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Metric Spaces of Bounded Sequences

  • Thread starter octane90
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  • #1
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I was attempting to find a counterexample to the problem below. I think I may have, but was ultimately left with more questions than answers.

Consider the space, [itex]L[/itex], of all bounded sequences with the metric [itex]\rho_1[/itex]

[itex]\displaystyle \rho_1(x,y)=\sum\limits_{t=1}^{\infty}2^{-t}|x_t-y_t|[/itex]

Show that a sequence that converges to [itex]X^*[/itex] in [itex](L,\rho_1)[/itex] does not necessarily converge to [itex]X^*[/itex] in [itex](L,\rho_\infty)[/itex]

Where, [itex]\rho_\infty(x,y)=sup_t|x_t-y_t|[/itex].

I believe convergence means:

X converges to Y if [itex] \forall \epsilon>0 \exists N[/itex] s.t. [itex] \sum\limits_{t=N}^{\infty}2^{-t}|x_t-y_t|<\epsilon [/itex]

I believe that [itex]x_n=sin (n)[/itex] converges to the 0 sequence in [itex]\rho_1[/itex], but not in [itex]\rho_\infty[/itex]. However, it seems like [itex]x_n=sin (n)[/itex] could also be shown to converge to {1,1,1,1,...} under [itex]\rho_1[/itex] which shouldn't be allowed.

Could anyone help me out?
 
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Answers and Replies

  • #2
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Where, [itex]\rho_\infty(x,y)=sup(x_t,y_t)[/itex].
I doubt that this is correct. It should be [itex]\rho_\infty(x,y)=\sup_t |x_t-y_t|[/itex].

I believe convergence means:

X converges to Y if [itex] \forall \epsilon>0 \exists N[/itex] s.t. [itex] \sum\limits_{t=N}^{\infty}2^{-t}|x_t-y_t|<\epsilon [/itex]
This is not what convergence is. First of all you must have a sequence of elements in L. That is, you have to start from a sequence of sequences. Let [itex]X_k=(x_k^n)_n[/itex], then we can say that [itex]X_k\rightarrow Y[/itex] if for each [itex]\varepsilon>0[/itex], there exists an N such that for all [itex]k\geq N[/itex] holds that [itex]\rho_1(X_k,Y)<\varepsilon[/itex]. That last inequality is of course the same as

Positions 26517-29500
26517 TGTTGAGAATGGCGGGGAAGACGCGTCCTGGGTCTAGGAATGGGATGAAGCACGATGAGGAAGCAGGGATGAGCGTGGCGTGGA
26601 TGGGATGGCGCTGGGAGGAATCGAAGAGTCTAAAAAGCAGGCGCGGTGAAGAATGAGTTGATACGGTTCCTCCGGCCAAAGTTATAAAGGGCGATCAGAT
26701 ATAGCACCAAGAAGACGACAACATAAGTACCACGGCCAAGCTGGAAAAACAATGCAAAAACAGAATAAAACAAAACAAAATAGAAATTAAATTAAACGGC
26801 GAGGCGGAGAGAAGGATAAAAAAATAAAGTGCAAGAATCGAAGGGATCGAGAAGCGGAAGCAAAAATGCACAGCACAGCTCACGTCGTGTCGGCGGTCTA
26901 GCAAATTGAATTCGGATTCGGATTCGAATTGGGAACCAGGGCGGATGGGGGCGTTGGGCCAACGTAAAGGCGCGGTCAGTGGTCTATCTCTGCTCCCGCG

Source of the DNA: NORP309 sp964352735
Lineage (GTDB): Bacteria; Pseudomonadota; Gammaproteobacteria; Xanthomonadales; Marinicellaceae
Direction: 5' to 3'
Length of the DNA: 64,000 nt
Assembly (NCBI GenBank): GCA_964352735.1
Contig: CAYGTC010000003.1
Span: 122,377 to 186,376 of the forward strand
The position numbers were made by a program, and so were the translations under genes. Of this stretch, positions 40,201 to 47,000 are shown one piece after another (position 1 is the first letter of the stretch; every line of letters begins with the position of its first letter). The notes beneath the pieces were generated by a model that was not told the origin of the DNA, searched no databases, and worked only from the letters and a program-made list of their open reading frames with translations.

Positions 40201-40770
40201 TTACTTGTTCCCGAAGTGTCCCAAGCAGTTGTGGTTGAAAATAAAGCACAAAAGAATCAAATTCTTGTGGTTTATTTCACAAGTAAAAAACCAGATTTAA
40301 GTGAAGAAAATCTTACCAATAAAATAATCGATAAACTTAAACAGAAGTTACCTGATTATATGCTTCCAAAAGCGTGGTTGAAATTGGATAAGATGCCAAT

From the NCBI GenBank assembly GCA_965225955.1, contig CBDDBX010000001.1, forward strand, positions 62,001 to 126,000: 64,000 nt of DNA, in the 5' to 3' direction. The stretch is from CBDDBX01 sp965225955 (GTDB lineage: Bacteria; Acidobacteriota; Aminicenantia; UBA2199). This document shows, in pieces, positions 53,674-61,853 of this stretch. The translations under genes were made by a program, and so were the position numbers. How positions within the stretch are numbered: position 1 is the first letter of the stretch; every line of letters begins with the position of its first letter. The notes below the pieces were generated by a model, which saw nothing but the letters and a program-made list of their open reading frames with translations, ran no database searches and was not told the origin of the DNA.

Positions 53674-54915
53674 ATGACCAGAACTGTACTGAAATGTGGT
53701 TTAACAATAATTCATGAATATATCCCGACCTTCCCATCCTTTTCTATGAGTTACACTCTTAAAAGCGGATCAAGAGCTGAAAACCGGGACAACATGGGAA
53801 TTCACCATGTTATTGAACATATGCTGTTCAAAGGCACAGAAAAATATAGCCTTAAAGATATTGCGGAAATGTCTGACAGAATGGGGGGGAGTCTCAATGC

[tex]\sum_{t=1}^{+\infty} 2^{-t}|x_k^t-y^t|<\varepsilon[/tex]

I believe that [itex]x_n=sin (n)[/itex] converges to the 0 sequence in [itex]\rho_1[/itex], but not in [itex]\rho_\infty[/itex]. However, it seems like [itex]x_n=sin (n)[/itex] could also be shown to converge to {1,1,1,1,...} under $\rho_1$ which should be allowed.
This is of course incorrect, since [itex]x_n=\sin(n)[/itex] is only one sequence. Again: you must have a sequence of sequences.
 
  • #3
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Thanks, that was very helpful. It makes sense that I need to be thinking of a sequence of sequences. I was just having trouble wrapping my head around this L space.

And you are of course right about my typo in the problem set-up, I fixed it.
 
  • #4
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The counterexample you're looking for is very easy. Think about sequences with only 0's and 1's.
 

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